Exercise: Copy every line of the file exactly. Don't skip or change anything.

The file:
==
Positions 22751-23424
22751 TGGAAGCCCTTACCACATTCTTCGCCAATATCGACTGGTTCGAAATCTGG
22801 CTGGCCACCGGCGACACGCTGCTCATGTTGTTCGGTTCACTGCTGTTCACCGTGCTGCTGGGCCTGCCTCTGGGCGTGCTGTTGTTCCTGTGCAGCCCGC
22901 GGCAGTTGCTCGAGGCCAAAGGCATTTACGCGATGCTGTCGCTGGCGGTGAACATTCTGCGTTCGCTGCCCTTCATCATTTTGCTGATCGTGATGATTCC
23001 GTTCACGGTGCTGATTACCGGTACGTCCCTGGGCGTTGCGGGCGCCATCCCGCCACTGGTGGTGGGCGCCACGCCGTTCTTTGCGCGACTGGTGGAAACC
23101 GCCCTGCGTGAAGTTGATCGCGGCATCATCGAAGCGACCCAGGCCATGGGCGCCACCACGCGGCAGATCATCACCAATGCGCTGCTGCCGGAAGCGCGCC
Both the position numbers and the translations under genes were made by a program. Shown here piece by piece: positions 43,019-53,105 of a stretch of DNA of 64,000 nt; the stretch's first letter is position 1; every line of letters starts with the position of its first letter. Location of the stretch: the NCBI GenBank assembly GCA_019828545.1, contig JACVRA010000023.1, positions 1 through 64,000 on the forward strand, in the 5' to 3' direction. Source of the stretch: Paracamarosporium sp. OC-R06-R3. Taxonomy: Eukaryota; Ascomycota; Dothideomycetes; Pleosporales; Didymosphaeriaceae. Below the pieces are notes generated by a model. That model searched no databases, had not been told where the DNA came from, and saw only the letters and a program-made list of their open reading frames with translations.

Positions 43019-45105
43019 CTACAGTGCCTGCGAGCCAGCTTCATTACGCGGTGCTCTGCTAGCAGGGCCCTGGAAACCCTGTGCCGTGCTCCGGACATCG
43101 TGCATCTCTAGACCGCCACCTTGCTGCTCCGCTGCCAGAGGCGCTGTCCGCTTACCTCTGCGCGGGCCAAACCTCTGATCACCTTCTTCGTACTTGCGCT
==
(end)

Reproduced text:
Positions 22751-23424
22751 TGGAAGCCCTTACCACATTCTTCGCCAATATCGACTGGTTCGAAATCTGG
22801 CTGGCCACCGGCGACACGCTGCTCATGTTGTTCGGTTCACTGCTGTTCACCGTGCTGCTGGGCCTGCCTCTGGGCGTGCTGTTGTTCCTGTGCAGCCCGC
22901 GGCAGTTGCTCGAGGCCAAAGGCATTTACGCGATGCTGTCGCTGGCGGTGAACATTCTGCGTTCGCTGCCCTTCATCATTTTGCTGATCGTGATGATTCC
23001 GTTCACGGTGCTGATTACCGGTACGTCCCTGGGCGTTGCGGGCGCCATCCCGCCACTGGTGGTGGGCGCCACGCCGTTCTTTGCGCGACTGGTGGAAACC
23101 GCCCTGCGTGAAGTTGATCGCGGCATCATCGAAGCGACCCAGGCCATGGGCGCCACCACGCGGCAGATCATCACCAATGCGCTGCTGCCGGAAGCGCGCC
Both the position numbers and the translations under genes were made by a program. Shown here piece by piece: positions 43,019-53,105 of a stretch of DNA of 64,000 nt; the stretch's first letter is position 1; every line of letters starts with the position of its first letter. Location of the stretch: the NCBI GenBank assembly GCA_019828545.1, contig JACVRA010000023.1, positions 1 through 64,000 on the forward strand, in the 5' to 3' direction. Source of the stretch: Paracamarosporium sp. OC-R06-R3. Taxonomy: Eukaryota; Ascomycota; Dothideomycetes; Pleosporales; Didymosphaeriaceae. Below the pieces are notes generated by a model. That model searched no databases, had not been told where the DNA came from, and saw only the letters and a program-made list of their open reading frames with translations.

Positions 43019-45105
43019 CTACAGTGCCTGCGAGCCAGCTTCATTACGCGGTGCTCTGCTAGCAGGGCCCTGGAAACCCTGTGCCGTGCTCCGGACATCG
43101 TGCATCTCTAGACCGCCACCTTGCTGCTCCGCTGCCAGAGGCGCTGTCCGCTTACCTCTGCGCGGGCCAAACCTCTGATCACCTTCTTCGTACTTGCGCT